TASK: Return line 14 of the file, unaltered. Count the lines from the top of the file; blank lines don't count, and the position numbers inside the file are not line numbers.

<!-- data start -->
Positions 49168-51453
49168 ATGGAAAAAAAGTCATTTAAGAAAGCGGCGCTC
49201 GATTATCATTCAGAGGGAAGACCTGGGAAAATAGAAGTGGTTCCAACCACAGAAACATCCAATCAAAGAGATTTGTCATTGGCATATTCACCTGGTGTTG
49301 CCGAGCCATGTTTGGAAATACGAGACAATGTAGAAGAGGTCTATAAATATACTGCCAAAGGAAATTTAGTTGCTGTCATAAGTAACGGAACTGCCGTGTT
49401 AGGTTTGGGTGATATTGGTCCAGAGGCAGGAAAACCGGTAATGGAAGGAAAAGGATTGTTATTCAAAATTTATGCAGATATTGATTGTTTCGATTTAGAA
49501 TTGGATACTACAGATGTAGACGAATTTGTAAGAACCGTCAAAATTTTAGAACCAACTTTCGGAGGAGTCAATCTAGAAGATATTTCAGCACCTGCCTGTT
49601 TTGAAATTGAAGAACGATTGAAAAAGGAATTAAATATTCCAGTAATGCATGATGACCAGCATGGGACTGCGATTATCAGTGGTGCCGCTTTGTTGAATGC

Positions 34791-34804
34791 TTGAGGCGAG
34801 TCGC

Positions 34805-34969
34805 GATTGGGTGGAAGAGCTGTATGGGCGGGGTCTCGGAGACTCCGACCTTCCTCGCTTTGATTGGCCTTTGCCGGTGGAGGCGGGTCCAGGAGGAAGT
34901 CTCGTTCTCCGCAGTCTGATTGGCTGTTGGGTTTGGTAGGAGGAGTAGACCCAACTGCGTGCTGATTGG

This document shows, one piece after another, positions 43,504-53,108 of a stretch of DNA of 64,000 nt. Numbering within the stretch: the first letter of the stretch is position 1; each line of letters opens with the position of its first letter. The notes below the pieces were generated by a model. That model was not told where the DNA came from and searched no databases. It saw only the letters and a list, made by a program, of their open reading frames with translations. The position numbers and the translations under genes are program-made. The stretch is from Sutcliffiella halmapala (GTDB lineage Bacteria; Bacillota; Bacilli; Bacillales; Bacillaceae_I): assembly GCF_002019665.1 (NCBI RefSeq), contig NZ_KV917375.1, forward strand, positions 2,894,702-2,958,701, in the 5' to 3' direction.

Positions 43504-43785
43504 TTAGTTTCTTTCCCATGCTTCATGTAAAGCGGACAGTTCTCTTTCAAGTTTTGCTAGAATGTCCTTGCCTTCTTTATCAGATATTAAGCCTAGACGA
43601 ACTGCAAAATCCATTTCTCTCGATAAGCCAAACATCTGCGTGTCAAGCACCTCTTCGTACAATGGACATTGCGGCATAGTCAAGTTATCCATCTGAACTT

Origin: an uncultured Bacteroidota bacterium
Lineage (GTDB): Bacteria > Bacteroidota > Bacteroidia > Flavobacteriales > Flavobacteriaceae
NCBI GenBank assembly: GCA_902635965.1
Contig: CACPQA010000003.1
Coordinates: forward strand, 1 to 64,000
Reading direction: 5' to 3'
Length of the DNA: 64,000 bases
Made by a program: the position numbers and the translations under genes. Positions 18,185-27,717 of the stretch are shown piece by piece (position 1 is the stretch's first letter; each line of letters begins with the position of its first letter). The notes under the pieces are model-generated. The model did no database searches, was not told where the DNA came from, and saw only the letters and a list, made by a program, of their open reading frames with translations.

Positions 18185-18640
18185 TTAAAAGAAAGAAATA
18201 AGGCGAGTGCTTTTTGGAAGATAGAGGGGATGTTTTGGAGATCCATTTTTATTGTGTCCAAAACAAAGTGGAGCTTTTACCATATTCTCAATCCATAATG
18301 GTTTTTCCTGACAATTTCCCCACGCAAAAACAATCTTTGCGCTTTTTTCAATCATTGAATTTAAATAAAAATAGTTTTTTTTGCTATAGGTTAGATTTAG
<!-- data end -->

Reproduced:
This document shows, one piece after another, positions 43,504-53,108 of a stretch of DNA of 64,000 nt. Numbering within the stretch: the first letter of the stretch is position 1; each line of letters opens with the position of its first letter. The notes below the pieces were generated by a model. That model was not told where the DNA came from and searched no databases. It saw only the letters and a list, made by a program, of their open reading frames with translations. The position numbers and the translations under genes are program-made. The stretch is from Sutcliffiella halmapala (GTDB lineage Bacteria; Bacillota; Bacilli; Bacillales; Bacillaceae_I): assembly GCF_002019665.1 (NCBI RefSeq), contig NZ_KV917375.1, forward strand, positions 2,894,702-2,958,701, in the 5' to 3' direction.